As many as 1,300 employees of Dhanlaxmi Bank, an 83-year-old private sector bank headquartered in Thrissur, Kerala, were pleasantly surprised in November 2008. In his first meeting with trade unions, with HR Head-designate Manish Kumar by his side, new Managing Director and CEO Amitabh Chaturvedi offered a 15 to 25 per cent raise in salaries.
In return, he wanted an assurance the team would work harder to make Dhanlaxmi one of the top five private banks in five years. The employees suspected a hidden agenda - until they actually got their hikes. They now have a two-part pay, fixed and variable, with the latter linked to individual performance. The initiative has led to some results. In three years, the bank's business has soared from Rs6,000 crore to Rs17,000 crore; and the employee headcount to 4,500 people.
"We followed the practice that multinational corporations, or MNCs, first started and was then picked up by everybody else," says Kumar, since christened Chief People Manager. The move, he explains, was initiated because the top brass were convinced that their staff was underpaid, and it would make more economic sense to hike their pay than get people from the outside.
Kumar's past association with MNCs such as Mannesmann-Demag AG, Germany, and Kodak India has helped him explore innovations in the bank's HR practices. The split pay structure, CEO Chaturvedi says, has led to some employees on occasion taking home double their earlier pay.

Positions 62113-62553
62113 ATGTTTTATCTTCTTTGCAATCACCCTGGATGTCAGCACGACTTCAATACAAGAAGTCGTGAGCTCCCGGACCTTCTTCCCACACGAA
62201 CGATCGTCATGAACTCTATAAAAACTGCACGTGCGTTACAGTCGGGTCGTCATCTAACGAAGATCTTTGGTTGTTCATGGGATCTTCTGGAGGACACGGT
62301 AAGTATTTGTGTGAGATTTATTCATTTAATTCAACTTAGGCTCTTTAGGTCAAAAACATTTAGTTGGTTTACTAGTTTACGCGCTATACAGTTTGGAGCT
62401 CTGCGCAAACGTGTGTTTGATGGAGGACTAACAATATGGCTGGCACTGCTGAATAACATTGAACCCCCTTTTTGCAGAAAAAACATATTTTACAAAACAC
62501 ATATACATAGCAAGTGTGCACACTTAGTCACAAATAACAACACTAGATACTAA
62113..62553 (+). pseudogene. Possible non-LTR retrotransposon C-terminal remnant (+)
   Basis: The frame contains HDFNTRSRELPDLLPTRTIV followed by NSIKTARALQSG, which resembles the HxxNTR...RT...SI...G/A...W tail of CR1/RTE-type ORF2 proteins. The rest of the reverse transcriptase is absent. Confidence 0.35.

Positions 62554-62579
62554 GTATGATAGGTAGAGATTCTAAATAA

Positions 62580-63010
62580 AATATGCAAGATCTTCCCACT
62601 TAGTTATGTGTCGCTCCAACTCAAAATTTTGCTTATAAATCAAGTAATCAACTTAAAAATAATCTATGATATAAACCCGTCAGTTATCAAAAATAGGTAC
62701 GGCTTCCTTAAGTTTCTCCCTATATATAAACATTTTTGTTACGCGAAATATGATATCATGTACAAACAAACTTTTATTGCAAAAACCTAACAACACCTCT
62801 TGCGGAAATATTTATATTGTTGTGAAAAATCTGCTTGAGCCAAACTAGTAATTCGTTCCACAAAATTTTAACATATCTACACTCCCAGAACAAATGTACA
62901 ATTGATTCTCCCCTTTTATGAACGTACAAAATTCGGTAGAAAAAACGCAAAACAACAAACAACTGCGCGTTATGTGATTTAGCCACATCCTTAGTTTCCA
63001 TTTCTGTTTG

|Old pvt banks have unique strengths...|
... But need to perk up in some areas
- Core values, sense of right and wrong
- Personalised service to customers
- Proactive community initiatives
- Brand equity in traditional markets
- Leverage IT optimally
- Usher in modern methods of
- managing human resources
- The board must stay off
- day-to-day affairs
- Treasury operations need
- to be bolstered
Performance-linked compensation is a significant step for an old private sector bank to achieve - not because it is rocket science but because it calls for reorienting employee mindsets to the new realities of the marketplace. And it is not just at Dhanlaxmi that such change, prompted by the induction of new and dynamic managers, is taking place. At the 84-year-old Lakshmi Vilas Bank in Karur, Tamil Nadu, the management is introducing an employee stock ownership plan, or ESOP.
"We will operationalise it soon to bring about a performance-driven culture. We are trying to tell our colleagues at all levels that security of job lies in the success of the bank,'' says P.R. Somasundaram, MD and CEO, who has worked for 25 years in Standard Chartered and Unilever. He joined the Tamil Nadu-based bank, founded by the local Vysya community leaders, with the clear-cut mandate for modernising it. "In a competitive market, aggression is important, and the challenge before me is to drive a sense of aggression in employees,'' he says, adding that the unions have been supportive of the management's desire for a change.
With more and more young executives from leading MNCs walking into old-generation private sector banks, the promoters are beginning to hear a language spoken in multinational boardrooms. The days of anointing retired public sector bank employees as CEOs are long gone. In the 1990s, it was the new private sector banks that ushered in MNC talent - ex-Citibanker Aditya Puri set out to start HDFC Bank and later Bhaskar Ghose, who was the Country Head for Bank of New York, came on board at the Hindujaowned IndusInd Bank. Now it is the turn of the traditional private banks to realise that if they have to survive, they need to infuse young blood and fresh ideas. The general consensus is traditional banks lag mostly in technology, HR practices and products.